Botanical Observations at Devil's Hole State Park, 2002
Part 2 - Gallery

P. M. Eckel
Res Botanica, Missouri Botanical Garden
May 10, 2003
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BOTANICAL OBSERVATIONS AT
DEVIL'S HOLE STATE PARK, 2002

Part 2 - Gallery

 

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Caprock in Devil's Hole cove.


 

Curving surface of Devil's  Hole cove wall (northern wall).


 

The cove wall spalls in narrow 'chips' or flakes (rather than the typical 'blocks'), especially in certain strata with smooth, undulating surfaces.


 

South cove wall and top of talus slope.


 

Blocky, angular boulders in talus slope with characteristic plant Herb Robert (Geranium robertianum) in the more arid boulder fields.


 

Pale Jewelweed (Impatiens pallida) and Jack-in-the-pulpit (Arisaema triphyllum) enjoy the wetter central ravine section of the talus in Devil's Hole cove.


 

The stream ravine provides moisture for mats of bryophytes, here a moss of the genus Mnium in fruit (with orange capsules).


 

These are the remnants of moss mats that were probably more extensive at the apex of the talus when water freely fell from the surface stream in the table-land above the gorge.


 

Masonry face of a blocked stream that formerly fell into the Devil's Hole cove. This stonework is constructed in the caprock.


 

Looking downslope at the south surface of the ravine in the center of the talus or boulder field in the middle of Devil's Hole cove.


 

Looking upslope at the top of the talus field, view of the stone steps. Note how this masonry provides additional substrate for crypto-floras and -faunas. The masonry tastefully harmonizes with the native stone strata, as it does in the masonry walls above at the gorge rim, the stone building.


 

An alvar surface at the gorge rim, bordered by stone wall masonry that once extended beyond the north face of the Devil's Hole cove downstream. This surface at the viewing platform on the south rim of the cove is the surface of the native stone stratum of the caprock and was probably once underwater, much as the bedrock on the southern shore of Goat Island above the cataracts upstream is exposed as declines in the volume of water in the Niagara river present such surfaces for plant colonization. Ice scour once had much to do with the prevention of soil from accumulating on these surfaces.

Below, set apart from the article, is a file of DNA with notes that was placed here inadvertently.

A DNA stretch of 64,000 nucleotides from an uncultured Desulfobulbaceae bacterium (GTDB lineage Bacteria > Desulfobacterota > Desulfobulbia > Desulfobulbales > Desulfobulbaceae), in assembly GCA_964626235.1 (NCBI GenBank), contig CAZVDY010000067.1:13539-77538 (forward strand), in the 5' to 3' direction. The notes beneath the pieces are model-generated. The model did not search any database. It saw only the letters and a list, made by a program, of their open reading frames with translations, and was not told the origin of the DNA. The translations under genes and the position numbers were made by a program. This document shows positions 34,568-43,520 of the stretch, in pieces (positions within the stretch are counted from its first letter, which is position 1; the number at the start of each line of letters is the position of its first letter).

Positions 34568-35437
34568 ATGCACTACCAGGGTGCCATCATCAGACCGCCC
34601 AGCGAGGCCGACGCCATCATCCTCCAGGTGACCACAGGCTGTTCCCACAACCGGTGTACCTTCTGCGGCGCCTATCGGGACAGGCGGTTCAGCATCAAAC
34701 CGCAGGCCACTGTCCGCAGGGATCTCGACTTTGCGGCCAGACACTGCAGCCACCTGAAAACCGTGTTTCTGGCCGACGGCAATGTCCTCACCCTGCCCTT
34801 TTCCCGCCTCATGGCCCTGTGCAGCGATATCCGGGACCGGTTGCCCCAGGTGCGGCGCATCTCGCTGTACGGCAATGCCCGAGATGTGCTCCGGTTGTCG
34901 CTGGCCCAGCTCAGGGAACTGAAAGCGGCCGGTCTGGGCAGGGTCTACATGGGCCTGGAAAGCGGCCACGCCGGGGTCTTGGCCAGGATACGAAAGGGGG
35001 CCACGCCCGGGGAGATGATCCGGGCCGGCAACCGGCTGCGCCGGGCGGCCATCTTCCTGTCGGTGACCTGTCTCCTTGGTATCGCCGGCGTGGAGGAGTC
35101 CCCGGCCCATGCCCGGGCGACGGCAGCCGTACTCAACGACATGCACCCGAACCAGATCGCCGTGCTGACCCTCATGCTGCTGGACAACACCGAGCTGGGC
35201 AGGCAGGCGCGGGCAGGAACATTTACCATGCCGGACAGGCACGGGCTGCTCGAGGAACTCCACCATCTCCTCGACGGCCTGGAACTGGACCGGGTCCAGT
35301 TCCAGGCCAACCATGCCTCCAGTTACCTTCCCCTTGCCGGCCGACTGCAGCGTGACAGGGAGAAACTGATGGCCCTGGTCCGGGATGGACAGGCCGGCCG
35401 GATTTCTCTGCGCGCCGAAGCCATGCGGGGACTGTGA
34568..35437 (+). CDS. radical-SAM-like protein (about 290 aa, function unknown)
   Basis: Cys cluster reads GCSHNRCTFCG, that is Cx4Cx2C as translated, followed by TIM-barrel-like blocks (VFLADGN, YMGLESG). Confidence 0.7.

The V-shaped center of the talus ravine in the center of the Devil's Hole cove formed by streams of seepage that accumulate there. The present stream in this ravine runs under the boulders, then emerges downslope. The large boulder in the center of the ravine detached from the caprock above the talus, as did all of the stone seen here.


 

Bedrock seepage emerges midslope and falls over a terrace formed from indurated rock strata. The extensive bryophyte mat seen here probably reflects a similar situation below the blocked up stream that once descended over the caprock above, in the upper reaches of the talus ravine.

 

 

 

 


 

A lush forest with a rich assemblage of native species occurs on a natural stone ledge or terrace in the lower quarter slope of the gorge, just north of Devil's Hole steps.


 

The talus seep runs under the basal path on a stony shore through a wet thicket of Dogwood, Willow and Nine-bark shrubs directly into the Niagara River.


 

Rubble field downstream of Devil's Hole formed from excavation of the access road. Note the near absence of vegetation and how difficult it would be for soil to form. The rubble here is deep and soil accumulates too far below the cobble surface to support vegetation.


 

Old masonry at the base of Devil's Hole along the shoreline of the river. This wall supported the old railroad bed that forms the walking path at the base of the gorge.


 

 

More of the flaking spall where the talus meets the base of the caprock cliffs. Note the sheen of moisture that contributes to this odd form of erosion responsible for the circular aspect of the cove walls.


 

Conocephalum conicum on vertical boulders where moisture is abundant.


 

Some soil areas downstream or to the north of the steps and away from the stream seepage are too arid to support much vegetation. The stone steps are in the lower portion of this picture, looking downslope. The Niagara River is to the left beyond the ridge line in the open sunlight.